For Arithson, an incision in the axillary to evaluate the degree of cancer left her with the risk of getting lymphedema. Three years after her last radiation treatment, Arithson was affected by lymphedema when her arm swelled. With lymphedema, the swelling does not naturally go down unless a patient receives immediate therapy.

“Because the lymph system has been compromised, it no longer works. It doesn’t filter as well,” Arithson said. “Your arm becomes a great risk to other things.”

Arithson is speaking of infections that may hospitalize people or the swelling that practically paralyzes the arm.

Of the people who have the axillary incision, Arithson said she is one of 5 percent of people that develop lymphedema. It can come five days after surgery, or it can come up to five years after.

Arithson helped a friend move some large, heavy mats off a truck. She knew she probably shouldn’t be lifting heavy things, but she continued. Later that day, she arm swelled like a balloon but she didn’t know where to go for relief.

“I wasn’t getting direction from the medical community on where to go,” Arithson said.

With a proactive approach to cancer and treatment, Arithson was determined to find relief anywhere she could find it.

After traveling to a lymphedema treatment center in Boulder, Arithson got the swelling down. Although her right arm could swell again at any moment, she is careful with any activity involving her right arm.

“Sometimes I can’t even do the dishes,” Arithson said to her two children.

Ways to avoid lymphedema include not hot baths, showers, hot tubs, saunas or burns. Traveling in hot and cold climates also can ignite the lymphedema.

Avoiding insect bites, manicures, pet scratches or gardening are important, as well as avoiding lifting heavy objects, tight clothing or wearing rings and bracelets.

It’s a condition Arithson thinks about every day.

According to the American Cancer Society, We know that about 192,200 women in the United States will be diagnosed with invasive breast cancer in 2001. And about 40,600 women will die from the disease.

But these local survivors aren’t focusing on death.

In Darlington’s yoga classes, she finally spoke about living and recovering from breast cancer, knowing that she lives in a supportive community.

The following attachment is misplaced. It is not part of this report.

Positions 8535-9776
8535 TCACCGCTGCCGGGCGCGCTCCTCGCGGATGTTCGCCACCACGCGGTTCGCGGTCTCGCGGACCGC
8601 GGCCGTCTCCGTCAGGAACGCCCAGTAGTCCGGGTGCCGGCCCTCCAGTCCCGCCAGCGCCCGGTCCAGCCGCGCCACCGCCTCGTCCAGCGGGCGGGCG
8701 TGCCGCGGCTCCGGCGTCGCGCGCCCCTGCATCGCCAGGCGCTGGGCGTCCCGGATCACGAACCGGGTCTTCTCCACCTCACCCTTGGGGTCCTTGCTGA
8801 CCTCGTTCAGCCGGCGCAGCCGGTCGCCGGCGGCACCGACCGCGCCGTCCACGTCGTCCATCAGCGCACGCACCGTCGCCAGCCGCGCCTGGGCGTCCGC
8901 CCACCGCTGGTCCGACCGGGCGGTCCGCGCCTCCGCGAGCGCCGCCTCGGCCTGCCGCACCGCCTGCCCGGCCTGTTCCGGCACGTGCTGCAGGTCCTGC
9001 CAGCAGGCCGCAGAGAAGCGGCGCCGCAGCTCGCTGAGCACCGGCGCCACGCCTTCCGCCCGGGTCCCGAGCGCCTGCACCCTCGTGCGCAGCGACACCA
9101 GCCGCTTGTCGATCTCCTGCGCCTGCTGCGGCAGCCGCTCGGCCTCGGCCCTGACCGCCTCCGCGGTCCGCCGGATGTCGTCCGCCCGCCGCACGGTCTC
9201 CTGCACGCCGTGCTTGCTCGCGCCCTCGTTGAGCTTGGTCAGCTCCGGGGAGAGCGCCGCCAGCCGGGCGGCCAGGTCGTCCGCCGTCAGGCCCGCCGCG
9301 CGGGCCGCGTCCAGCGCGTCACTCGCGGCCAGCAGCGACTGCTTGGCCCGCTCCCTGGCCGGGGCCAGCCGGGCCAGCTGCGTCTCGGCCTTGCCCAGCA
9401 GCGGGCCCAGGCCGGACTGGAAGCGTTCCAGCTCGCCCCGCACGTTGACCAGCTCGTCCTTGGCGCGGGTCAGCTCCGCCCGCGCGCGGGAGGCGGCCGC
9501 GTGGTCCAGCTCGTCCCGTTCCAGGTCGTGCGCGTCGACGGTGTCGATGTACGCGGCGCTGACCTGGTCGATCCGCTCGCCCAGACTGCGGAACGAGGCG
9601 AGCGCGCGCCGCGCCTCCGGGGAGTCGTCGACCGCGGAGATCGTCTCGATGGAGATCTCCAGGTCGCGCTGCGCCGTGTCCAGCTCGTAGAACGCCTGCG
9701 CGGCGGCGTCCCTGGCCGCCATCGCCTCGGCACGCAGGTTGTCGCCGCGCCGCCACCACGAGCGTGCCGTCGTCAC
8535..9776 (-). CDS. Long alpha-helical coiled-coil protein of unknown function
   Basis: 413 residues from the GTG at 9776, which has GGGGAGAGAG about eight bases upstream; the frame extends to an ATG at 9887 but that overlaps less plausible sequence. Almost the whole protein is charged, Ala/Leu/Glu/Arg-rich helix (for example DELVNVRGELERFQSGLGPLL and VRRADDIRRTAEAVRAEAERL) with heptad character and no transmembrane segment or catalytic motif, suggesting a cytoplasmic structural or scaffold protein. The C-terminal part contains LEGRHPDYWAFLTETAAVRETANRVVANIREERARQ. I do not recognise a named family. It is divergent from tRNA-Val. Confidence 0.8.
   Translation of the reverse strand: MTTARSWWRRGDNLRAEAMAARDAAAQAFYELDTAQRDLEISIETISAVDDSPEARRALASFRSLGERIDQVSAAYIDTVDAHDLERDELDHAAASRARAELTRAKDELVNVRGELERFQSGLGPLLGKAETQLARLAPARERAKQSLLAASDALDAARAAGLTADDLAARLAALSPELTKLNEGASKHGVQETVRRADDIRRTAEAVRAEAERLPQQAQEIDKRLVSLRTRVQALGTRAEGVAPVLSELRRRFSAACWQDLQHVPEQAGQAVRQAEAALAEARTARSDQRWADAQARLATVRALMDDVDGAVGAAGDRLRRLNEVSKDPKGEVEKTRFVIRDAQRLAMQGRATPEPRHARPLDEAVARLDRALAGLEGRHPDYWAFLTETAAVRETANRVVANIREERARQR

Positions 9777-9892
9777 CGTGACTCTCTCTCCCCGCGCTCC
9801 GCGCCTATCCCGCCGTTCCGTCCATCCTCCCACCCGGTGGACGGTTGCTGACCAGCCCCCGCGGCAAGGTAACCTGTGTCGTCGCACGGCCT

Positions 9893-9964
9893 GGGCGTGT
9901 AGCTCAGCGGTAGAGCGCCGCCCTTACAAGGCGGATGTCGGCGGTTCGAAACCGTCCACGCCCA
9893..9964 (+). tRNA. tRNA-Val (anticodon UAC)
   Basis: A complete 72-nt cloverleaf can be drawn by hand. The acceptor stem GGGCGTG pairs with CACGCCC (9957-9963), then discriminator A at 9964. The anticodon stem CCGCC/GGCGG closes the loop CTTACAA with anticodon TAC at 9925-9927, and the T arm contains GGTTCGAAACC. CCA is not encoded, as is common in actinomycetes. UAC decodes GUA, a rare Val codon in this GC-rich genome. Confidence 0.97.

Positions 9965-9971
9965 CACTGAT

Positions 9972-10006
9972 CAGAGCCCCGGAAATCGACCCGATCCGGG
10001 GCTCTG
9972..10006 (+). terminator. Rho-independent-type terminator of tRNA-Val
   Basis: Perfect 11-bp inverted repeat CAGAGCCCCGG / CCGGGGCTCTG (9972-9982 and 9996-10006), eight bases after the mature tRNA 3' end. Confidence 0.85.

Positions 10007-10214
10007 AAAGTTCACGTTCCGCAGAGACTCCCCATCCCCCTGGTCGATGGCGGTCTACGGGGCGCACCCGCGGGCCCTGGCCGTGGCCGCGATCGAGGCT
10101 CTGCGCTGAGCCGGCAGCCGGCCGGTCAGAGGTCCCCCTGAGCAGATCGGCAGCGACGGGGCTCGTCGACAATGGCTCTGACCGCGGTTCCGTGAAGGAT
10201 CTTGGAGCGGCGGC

“There was an outpouring of love and respect. It was really overwhelming,” Darlington said. “I learned that it’s really OK to ask for help. You’re not the only one. There are people that have been down that road.”

Arithson also has been a member of the breast cancer awareness group in Steamboat. Life’s struggles have brought her in and out of the support group, which is made up of survivors, for the past four years.

Benton was diagnosed and had surgery in April 1999. By September 1999, Benton made lists of all the fun things she was going to do to live a full life, bought herself a Volkswagen bug and had it painted like a Grateful Dead tie-dye T-shirt.

Now, when her VW bug drives down the road, Benton receives a plethora of people holding up peace signs, waves or thumbs up. And that is her saving grace.

“A woman came up to me and said, ‘You have the happiest car.’ It’s happy and positive,” Benton said.

Benton still has blood work done at the hospital every six months and Darlington has a mammogram every six months.

Instead of taking the oncologists’ recommended drugs after the lumpectomy, Darlington chose to include a large dose of antioxidants into her daily regimen, as well continuing with yoga, meditation and chanting.

“It really is a blessing to be given this view,” Darlington said. “Now if you live your life, is it going to be full or am I going to dwell?”

For more information for those who have breast cancer-related questions, concerns or are seeking support group information, call Carolyn Arithson at 879-1188.